Why is a Wine bottle 75cl?

With years of tradition behind it, wine isn’t a product that changes fast.  Sure, certain grape varieties come and go as trends and tastes change, but when it comes to serving wine, the glass bottle has been the method of choice for centuries.

Other formats quietly exist, and bag-in-box wine recently made a modest comeback helped by the fact that the quality has come on leaps and bounds since the dinner parties of the 1980’s.  Last summer’s trend of wine served in a can was generally met with more disdain.

Canned wine does have its benefits.  They’re light and portable which is perfect for al fresco drinking or when you’re on the move, plus you get the benefit of keeping the wine airtight and fresh, just like in a bottle.  You can get smaller measures than when you open a standard bottle (and perhaps drinking more than you should as “it’s a shame to waste it”), but something about wine from a can just feels…wrong.

We happily switch from drinking beer in a bottle to beer in a can, but with wine it doesn’t currently feel 100% natural to do so.

But then, you may ask, what makes the 75cl glass bottle so right?  Using glass makes absolute sense being inert, sturdy, and able to be mass produced, but why is 75cl the accepted size?  There’s lots of fanciful myths and, whilst it would be romantic to believe that 75cl was the maximum lung capacity of a glass-blowers breath or was scientifically calculated as the perfect amount of wine for 2 people to share, the truth is much more mathematical.

Historically, barrels of wine would be shipped over from France and bottled here to aid the logistics of transporting heavy and breakable glass by boat, but producers eventually started bottling at the château to stop shippers adulterating their wine in any way.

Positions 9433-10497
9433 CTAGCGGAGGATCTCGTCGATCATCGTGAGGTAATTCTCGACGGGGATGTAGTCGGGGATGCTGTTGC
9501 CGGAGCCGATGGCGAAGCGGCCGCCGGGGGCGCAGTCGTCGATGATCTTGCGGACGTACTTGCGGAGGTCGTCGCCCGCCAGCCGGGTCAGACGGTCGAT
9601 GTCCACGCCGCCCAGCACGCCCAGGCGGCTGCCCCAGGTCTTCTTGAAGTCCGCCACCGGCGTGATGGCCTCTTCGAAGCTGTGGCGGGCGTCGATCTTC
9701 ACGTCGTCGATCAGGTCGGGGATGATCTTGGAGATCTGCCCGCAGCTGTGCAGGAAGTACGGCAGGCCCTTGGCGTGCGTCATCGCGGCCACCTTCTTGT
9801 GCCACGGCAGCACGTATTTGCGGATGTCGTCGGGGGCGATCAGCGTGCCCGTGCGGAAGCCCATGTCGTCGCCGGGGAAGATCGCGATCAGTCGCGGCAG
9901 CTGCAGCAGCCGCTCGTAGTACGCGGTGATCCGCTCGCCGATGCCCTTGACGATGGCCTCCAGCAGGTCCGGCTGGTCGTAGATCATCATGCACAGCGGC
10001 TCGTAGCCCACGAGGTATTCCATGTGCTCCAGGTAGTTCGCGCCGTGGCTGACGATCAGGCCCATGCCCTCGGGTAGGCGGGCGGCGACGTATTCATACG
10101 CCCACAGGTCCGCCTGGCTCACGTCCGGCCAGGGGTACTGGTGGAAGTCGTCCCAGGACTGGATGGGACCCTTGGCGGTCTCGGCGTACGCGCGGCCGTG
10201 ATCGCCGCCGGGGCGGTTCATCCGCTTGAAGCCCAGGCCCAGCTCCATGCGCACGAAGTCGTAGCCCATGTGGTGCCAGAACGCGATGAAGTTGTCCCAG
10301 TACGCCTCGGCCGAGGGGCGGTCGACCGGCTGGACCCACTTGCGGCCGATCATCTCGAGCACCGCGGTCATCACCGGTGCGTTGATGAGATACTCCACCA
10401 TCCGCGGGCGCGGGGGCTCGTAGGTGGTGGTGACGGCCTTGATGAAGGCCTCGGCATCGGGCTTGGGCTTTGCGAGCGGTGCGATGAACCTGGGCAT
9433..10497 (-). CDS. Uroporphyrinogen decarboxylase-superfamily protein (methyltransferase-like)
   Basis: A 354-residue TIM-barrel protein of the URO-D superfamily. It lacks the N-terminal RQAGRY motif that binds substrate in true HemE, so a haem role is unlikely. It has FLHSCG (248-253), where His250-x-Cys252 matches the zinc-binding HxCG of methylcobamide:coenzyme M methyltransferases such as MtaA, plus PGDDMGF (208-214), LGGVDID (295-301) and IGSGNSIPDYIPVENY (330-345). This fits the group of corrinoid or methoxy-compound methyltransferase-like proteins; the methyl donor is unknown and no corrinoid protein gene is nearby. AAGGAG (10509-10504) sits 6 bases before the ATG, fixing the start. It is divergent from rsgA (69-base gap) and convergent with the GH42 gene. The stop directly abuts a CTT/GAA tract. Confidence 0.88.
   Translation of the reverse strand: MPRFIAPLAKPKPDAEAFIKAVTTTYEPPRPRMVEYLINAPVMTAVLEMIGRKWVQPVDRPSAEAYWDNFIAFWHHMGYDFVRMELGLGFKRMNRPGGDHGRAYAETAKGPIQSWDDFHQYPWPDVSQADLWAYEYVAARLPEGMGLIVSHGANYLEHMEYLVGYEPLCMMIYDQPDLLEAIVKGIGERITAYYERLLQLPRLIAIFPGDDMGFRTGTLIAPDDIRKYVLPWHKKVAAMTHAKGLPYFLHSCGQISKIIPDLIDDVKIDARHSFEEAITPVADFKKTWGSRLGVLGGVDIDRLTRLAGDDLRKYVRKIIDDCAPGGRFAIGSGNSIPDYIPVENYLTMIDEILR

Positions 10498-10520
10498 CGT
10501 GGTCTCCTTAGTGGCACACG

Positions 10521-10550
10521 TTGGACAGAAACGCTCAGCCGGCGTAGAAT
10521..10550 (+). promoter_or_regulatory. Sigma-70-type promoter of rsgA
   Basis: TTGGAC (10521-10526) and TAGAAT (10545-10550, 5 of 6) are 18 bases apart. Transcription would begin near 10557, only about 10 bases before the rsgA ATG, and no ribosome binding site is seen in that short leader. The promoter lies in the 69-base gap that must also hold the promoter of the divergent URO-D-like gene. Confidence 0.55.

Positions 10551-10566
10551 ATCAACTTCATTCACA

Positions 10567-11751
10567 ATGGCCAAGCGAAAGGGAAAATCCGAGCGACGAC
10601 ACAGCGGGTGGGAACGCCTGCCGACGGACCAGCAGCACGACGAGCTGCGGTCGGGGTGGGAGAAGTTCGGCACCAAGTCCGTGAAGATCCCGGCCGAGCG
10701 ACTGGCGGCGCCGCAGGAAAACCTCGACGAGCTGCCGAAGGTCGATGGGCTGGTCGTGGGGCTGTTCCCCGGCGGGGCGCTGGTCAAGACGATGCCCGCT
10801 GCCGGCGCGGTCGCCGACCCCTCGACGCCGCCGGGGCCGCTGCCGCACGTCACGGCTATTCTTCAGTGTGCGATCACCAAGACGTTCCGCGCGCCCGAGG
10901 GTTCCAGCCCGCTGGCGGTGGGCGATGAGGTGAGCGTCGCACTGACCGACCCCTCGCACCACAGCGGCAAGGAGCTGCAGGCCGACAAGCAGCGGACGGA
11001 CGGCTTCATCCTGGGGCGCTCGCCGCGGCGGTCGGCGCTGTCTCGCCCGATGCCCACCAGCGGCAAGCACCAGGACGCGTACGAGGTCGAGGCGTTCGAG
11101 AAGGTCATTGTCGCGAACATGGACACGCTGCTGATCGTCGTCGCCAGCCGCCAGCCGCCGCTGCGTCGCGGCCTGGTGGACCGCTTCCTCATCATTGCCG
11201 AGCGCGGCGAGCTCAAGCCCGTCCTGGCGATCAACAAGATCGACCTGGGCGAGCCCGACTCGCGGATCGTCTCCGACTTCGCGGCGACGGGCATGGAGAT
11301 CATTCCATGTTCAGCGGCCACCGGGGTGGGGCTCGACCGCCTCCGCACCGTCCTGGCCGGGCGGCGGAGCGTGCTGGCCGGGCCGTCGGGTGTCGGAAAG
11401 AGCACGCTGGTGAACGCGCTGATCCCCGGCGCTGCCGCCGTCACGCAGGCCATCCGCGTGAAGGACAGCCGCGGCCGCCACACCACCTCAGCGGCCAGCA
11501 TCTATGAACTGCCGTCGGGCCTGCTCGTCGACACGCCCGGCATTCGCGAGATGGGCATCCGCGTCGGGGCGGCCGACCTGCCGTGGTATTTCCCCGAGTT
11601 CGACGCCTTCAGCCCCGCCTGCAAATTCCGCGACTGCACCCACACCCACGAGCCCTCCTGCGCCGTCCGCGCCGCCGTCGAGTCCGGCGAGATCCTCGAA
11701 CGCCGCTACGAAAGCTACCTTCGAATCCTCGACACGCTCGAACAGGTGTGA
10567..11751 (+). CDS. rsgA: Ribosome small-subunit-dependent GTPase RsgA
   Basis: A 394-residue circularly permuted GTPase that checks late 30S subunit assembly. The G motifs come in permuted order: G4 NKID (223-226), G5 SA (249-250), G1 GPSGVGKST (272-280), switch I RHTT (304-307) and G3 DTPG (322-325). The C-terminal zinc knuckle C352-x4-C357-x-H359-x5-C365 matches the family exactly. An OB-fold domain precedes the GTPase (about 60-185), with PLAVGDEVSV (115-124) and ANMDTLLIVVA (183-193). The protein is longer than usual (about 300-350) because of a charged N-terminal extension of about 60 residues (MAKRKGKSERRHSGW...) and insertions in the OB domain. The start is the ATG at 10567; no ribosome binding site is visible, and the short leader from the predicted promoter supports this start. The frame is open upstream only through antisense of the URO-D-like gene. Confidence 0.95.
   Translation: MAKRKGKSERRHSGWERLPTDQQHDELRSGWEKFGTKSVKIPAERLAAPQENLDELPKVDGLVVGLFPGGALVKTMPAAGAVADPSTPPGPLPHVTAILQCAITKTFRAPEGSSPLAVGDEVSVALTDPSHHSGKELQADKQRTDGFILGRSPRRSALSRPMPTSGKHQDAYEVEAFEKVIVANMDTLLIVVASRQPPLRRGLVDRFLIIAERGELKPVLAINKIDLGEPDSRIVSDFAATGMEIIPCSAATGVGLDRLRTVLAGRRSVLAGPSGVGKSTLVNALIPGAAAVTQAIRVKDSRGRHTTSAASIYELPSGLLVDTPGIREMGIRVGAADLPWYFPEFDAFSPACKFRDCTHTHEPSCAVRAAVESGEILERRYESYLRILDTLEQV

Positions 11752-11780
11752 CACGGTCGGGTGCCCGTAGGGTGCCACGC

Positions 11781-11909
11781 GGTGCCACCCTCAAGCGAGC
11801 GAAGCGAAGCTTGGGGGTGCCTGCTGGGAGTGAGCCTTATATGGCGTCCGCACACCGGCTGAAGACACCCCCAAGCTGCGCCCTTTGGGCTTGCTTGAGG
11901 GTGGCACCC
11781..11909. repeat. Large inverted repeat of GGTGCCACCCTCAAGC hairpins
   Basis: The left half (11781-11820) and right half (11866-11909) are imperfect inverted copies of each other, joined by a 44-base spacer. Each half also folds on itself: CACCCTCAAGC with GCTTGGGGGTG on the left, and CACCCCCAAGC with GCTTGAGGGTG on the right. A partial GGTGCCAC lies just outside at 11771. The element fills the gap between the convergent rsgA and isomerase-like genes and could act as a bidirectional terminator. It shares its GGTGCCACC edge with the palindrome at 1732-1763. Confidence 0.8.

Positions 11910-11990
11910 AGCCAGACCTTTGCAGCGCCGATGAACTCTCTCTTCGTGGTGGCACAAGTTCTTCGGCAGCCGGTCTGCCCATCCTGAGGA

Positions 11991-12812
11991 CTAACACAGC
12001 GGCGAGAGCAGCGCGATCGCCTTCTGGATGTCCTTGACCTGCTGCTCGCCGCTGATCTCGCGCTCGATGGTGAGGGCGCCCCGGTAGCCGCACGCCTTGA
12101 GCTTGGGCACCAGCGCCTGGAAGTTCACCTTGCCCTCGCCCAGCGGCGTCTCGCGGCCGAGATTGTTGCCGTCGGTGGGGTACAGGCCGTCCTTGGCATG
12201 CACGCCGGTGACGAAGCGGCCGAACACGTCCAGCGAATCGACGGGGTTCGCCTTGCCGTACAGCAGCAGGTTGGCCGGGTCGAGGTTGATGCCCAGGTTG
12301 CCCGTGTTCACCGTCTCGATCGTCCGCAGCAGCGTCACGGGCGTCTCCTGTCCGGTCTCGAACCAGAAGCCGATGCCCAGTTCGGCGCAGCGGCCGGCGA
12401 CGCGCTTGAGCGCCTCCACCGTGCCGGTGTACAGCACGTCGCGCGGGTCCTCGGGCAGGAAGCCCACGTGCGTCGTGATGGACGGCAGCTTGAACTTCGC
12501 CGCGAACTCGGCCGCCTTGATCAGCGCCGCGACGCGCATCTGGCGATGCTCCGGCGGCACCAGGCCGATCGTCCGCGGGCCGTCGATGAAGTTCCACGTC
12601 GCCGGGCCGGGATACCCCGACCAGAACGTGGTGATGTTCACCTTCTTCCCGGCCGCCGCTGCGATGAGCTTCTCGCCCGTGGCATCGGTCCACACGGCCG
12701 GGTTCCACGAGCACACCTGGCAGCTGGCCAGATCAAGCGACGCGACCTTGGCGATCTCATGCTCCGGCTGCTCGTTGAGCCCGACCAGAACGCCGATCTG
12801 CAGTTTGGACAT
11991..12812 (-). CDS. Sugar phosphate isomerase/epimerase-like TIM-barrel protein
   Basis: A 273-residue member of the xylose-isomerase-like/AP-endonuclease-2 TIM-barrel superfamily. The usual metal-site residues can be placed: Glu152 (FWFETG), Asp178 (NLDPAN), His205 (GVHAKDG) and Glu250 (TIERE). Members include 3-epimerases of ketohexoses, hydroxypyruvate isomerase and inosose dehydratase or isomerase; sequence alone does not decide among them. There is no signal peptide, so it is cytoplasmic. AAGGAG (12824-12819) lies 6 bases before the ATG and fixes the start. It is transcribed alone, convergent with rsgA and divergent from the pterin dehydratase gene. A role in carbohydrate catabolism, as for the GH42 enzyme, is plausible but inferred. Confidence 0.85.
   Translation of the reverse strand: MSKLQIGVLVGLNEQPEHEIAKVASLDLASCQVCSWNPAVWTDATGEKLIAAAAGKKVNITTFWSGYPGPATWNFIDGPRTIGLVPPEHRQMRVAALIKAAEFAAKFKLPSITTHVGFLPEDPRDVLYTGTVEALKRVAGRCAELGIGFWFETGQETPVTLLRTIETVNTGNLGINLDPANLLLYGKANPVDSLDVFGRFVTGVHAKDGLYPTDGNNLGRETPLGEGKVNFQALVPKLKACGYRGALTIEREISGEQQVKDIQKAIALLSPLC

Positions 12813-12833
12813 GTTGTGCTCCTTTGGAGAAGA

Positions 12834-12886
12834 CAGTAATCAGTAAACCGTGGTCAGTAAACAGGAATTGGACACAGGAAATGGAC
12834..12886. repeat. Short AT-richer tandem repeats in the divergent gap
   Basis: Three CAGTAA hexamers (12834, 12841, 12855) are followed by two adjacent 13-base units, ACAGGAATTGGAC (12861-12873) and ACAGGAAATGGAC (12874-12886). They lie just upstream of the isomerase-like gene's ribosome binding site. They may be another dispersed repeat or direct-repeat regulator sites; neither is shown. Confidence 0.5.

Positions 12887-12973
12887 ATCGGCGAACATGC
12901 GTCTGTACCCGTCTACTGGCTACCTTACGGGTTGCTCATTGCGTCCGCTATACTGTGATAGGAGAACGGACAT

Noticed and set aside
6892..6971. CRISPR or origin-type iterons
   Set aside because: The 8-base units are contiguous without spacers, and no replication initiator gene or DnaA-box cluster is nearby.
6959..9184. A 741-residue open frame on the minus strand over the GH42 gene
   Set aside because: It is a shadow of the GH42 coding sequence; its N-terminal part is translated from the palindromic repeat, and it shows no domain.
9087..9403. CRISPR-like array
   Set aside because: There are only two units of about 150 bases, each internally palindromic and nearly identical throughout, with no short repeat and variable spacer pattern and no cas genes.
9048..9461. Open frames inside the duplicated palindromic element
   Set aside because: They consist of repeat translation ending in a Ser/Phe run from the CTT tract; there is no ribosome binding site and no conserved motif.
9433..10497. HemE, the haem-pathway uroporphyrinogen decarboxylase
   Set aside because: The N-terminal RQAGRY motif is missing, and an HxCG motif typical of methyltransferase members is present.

These barrels had the capacity to store 225 litres which, when split down to a nice even 300 bottles, gave them their 75cl size.  Interestingly, wine merchants and producers will tell you that the 75cl size isn’t actually the best for showing off the liquid inside.  Less likely to suffer temperature variations, the greater volume of wine in larger bottle formats such as the Magnum and Jeroboam still only comes in to contact with the same amount of air as found in a standard bottle, thereby slowing the ageing process.

These larger bottles are visually impressive and create a real sense of occasion, their powerful biblical names such as Balthazar, Salmanazar and Nebuchadnezzar, only serving to make them even grander.  In reality though they are heavy and awkward to pour, and definitely not for opening on weeknights when you only fancy one glass.

So, it seems that the 75cl bottle is here to stay.  That’s probably best as it’s hard to imagine saying to someone “Fancy coming over tonight and sharing a bag of wine?”.

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